Treatment for erectile dysfunction has come a long way in the past few decades, with most men finding some relief from the condition through the use of medication. Research into new treatments also continues, with various breakthroughs promised in the near future.
There are several different treatments for erectile dysfunction. They come in various forms, and work in slightly different ways, but all with the aim of helping men get and keep an erection firm enough for sex.
For men who are new to treatment, there can be quite a lot to take in and learn about erectile dysfunction. On this page, we'll take a look at the types of treatment in a little more detail, and focus on how each works in the body.
How each product works
First developed as a treatment for high blood pressure, Viagra soon became known as the “little blue pill” and was advertised as a breakthrough for the condition. Today, Viagra is synonymous with erectile dysfunction treatment. Such was its success that research for alternative medications began, with a wide range of products manufactured as a result, providing a variety of choice for those with the condition.
These medications are known as PDE5 inhibitors. After sildenafil’s introduction to the market in 1998, drug companies worked hard to bring out their own version, with tadalafil (Cialis) and vardenafil (Levitra) the next successful products to be released in 2003. These remain popular to this day. Avanafil is a later addition to the list, first approved in 2013 for the European market. All these drugs are oral tablets.
PDE5 inhibitors work by increasing the flow of blood to the penis, which allows it to get and stay erect. This is usually achieved by sexual stimulation, which leads to the release of a substance called nitrous oxide in the penis, which itself produces another substance called cGMP, the primary trigger for the increase of blood flow to the penis. This chain reaction can easily become hindered by a variety of psychological or physical circumstances. PDE5 inhibitors prevent the release of another enzyme called phosphodiesterase from being produced. This enzyme destroys cGMP, and makes erections more difficult. So by blocking this enzyme, PDE5 inhibitors help the user to achieve and maintain an erection.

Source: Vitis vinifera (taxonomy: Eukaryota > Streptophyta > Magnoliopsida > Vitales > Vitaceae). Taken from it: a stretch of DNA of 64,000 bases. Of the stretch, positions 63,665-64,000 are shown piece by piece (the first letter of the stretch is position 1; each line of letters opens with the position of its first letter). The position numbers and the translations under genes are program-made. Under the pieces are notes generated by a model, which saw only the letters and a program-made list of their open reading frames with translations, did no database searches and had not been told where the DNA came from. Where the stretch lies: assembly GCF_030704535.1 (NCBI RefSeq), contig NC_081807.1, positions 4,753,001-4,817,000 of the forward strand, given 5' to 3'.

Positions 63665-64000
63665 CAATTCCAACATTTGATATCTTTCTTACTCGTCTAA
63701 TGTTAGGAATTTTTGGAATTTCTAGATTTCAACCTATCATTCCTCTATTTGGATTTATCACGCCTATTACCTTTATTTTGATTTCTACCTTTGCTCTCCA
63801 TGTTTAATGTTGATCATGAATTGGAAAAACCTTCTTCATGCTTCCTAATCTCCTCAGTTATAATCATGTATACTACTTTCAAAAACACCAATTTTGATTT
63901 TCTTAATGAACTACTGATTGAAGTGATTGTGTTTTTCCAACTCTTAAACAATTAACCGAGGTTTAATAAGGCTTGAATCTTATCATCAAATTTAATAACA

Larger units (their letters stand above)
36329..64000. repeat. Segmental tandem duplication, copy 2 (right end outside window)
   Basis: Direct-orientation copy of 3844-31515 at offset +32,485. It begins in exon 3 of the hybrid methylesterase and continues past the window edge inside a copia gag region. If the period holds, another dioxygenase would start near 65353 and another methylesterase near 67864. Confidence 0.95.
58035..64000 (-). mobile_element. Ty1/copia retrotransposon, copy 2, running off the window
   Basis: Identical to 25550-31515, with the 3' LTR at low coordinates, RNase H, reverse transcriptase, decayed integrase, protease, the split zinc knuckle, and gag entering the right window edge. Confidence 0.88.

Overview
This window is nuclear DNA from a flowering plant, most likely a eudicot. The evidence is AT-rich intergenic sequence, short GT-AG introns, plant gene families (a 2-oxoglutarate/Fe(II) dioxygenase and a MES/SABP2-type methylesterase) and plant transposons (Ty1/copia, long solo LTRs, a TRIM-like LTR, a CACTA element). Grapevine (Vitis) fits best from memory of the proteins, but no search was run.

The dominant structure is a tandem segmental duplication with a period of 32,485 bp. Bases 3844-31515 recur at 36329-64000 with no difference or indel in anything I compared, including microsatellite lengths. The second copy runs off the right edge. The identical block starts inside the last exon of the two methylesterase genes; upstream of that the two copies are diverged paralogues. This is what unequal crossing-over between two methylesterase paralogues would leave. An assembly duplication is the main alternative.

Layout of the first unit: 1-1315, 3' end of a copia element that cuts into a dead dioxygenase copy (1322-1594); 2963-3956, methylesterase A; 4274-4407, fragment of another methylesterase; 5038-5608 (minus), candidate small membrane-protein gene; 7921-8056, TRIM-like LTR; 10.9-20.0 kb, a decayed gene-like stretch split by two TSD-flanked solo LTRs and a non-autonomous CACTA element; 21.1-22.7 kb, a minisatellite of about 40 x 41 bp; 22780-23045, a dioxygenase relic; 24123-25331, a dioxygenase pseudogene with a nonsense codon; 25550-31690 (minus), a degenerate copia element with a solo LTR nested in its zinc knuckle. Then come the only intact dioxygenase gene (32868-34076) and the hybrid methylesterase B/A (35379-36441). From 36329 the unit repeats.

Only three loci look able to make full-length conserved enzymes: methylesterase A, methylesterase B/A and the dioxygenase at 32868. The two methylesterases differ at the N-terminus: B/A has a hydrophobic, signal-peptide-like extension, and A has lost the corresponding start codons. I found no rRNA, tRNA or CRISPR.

Aviptadil and Phentolamine (Invicorp)
Invicorp contains two active ingredients, and is administered in a different way than the PDE5 inhibitors described above as it is injected into the penis (transurethral injection). It is generally prescribed when other treatments have failed, with some studies showing it to be more than 80% effective at treating cases where other medications have failed.
Aviptadil is known as a VIP medication, which stands for vasoactive intestinal polypeptide/phentolamine. The substance aviptadil works by stopping blood from leaving the penis, which allows a maintaining of the erection. Phentolamine widens the blood vessels allowing blood to flow efficiently to the penis.
Alprostadil (Caverject, Vitaros and Muse)
Another injection administered medication is alprostadil, the active ingredient in Caverject. Like Invicorp, it is injected directly into the penis. It is also available as a urethral suppository called MUSE, which is a very small pellet that is placed into the urethra (hole at the tip of the penis). Alprostadil is also the active ingredient in Vitaros, which is a cream applied to the end of the urethra.
Alprostadil belongs to a group of medications known as prostaglandins. These medications work by mimicking the naturally occurring substance prostaglandin E1, which allows blood flow to the penis to increase. It does this by relaxing the muscles widening the arteries that carry blood to the penis.
For the most part, these medications are well tolerated, although there may be reasons why the individual treatments will be unsuitable for some. Each of these medications have advantages and disadvantages, such as interactions with other treatments and risk of side effects. This means the treatment will relate to the needs and restrictions of the person taking it.
While contraindications for Viagra, for example, do exist, they are relatively rare and mild. Your prescribing clinician will be able to inform you of the risk of negative interactions with any medication you are taking and, if appropriate, find a more suitable treatment.